Come along on Friday 15th November at 6pm for a talk on 'The History of Clay Tobacco Pipes'.
About the talk
Pipes of clay were first smoked in England after the introduction of tobacco from Virginia at around 1580. Sea captain, Sir Walter Raleigh, who founded colonies in the New World, was one of the first to promote this novel habit.
At first only the rich could afford tobacco, being an expensive luxury, although farmers soon began to cultivate fields of it here in England. In other parts of Europe people were put to death for smoking, but in England during times of plague, men, women and children were forced to smoke as it was thought to be a cure.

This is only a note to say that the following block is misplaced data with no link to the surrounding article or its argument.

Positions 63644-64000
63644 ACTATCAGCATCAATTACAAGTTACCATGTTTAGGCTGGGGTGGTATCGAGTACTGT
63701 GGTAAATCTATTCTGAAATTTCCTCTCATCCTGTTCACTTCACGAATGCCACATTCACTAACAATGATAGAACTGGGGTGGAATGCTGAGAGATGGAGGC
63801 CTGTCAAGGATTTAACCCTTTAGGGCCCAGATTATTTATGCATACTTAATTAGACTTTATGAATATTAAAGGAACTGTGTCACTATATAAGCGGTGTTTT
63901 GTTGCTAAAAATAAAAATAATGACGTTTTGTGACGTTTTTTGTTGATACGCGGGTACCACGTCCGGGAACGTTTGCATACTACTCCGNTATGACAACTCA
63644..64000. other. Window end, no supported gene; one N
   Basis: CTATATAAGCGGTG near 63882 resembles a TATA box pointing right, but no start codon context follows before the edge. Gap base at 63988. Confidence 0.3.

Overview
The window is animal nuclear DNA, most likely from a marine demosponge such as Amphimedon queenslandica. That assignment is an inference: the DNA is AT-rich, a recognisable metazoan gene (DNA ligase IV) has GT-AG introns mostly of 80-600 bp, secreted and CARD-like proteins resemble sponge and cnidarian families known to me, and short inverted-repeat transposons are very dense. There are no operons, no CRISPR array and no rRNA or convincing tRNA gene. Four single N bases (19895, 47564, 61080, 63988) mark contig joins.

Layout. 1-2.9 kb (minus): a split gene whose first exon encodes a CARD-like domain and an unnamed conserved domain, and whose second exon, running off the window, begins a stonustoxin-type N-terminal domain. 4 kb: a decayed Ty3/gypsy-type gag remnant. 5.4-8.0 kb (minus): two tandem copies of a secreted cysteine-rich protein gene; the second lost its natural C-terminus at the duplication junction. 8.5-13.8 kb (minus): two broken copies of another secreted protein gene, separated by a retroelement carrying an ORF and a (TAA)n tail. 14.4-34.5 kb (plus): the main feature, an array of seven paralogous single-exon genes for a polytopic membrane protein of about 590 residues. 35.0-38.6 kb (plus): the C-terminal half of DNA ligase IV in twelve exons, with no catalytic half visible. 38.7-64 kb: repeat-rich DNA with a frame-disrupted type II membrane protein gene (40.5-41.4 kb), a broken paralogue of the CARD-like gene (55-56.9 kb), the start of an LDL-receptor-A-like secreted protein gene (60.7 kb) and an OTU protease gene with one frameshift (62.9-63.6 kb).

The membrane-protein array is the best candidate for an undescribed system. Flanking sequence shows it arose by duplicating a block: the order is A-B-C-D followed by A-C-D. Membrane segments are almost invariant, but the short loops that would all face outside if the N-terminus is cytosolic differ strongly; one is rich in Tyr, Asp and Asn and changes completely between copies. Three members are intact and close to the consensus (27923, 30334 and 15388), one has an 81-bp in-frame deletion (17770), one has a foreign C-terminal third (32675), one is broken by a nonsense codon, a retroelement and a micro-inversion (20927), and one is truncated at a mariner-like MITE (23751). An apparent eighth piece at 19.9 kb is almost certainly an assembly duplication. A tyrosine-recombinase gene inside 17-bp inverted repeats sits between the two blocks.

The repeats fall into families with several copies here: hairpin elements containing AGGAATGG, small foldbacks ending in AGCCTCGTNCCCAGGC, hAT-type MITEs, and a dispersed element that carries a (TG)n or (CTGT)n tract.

The habit spread quickly across the country and by the mid 17th Century the manufacture of clay pipes was a well established trade. The size of the pipe bowl was increased over time as tobacco got cheaper and longer pipes allowed a cooler smoke, but also broke more easily and so they were often thrown away on the spot after use (which is why you find them on the Thames foreshore at low tide).
The talk will be given by Jacqui Pearce, an expert on Clay Pipes from MOLA (Museum of London Archaeology), who will tell us about the history, different types of pipe design and about the people who used them.
Clay Pipes are important in archaeology as they help to date an archaeological dig. There will be lots of clay pipes on display on the night which we can handle.
If you have ever found any Clay Pipes on the Foreshore, feel free to bring them along for identification.
The talk is £6 per person (pay when you arrive) and lasts about 1h 30mins (finishing about 7:30pm).
Afterwards we will head to the William Blake pub, 174 Old Street for a chat over a drink.
Hope to see you there!
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